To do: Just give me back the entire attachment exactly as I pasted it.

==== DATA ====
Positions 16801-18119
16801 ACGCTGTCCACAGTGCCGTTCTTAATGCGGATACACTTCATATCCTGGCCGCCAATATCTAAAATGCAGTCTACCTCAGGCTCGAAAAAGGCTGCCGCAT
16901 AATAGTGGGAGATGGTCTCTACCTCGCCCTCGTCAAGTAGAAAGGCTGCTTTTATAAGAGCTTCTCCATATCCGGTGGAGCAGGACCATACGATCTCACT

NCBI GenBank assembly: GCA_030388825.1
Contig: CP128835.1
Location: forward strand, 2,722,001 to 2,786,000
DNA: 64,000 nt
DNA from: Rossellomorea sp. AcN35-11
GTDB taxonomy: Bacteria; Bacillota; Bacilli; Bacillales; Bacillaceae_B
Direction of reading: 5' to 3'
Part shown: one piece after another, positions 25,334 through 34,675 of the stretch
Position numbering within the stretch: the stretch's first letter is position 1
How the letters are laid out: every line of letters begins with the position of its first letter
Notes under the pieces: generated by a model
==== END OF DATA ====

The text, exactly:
Positions 16801-18119
16801 ACGCTGTCCACAGTGCCGTTCTTAATGCGGATACACTTCATATCCTGGCCGCCAATATCTAAAATGCAGTCTACCTCAGGCTCGAAAAAGGCTGCCGCAT
16901 AATAGTGGGAGATGGTCTCTACCTCGCCCTCGTCAAGTAGAAAGGCTGCTTTTATAAGAGCTTCTCCATATCCGGTGGAGCAGGACCATACGATCTCACT

NCBI GenBank assembly: GCA_030388825.1
Contig: CP128835.1
Location: forward strand, 2,722,001 to 2,786,000
DNA: 64,000 nt
DNA from: Rossellomorea sp. AcN35-11
GTDB taxonomy: Bacteria; Bacillota; Bacilli; Bacillales; Bacillaceae_B
Direction of reading: 5' to 3'
Part shown: one piece after another, positions 25,334 through 34,675 of the stretch
Position numbering within the stretch: the stretch's first letter is position 1
How the letters are laid out: every line of letters begins with the position of its first letter
Notes under the pieces: generated by a model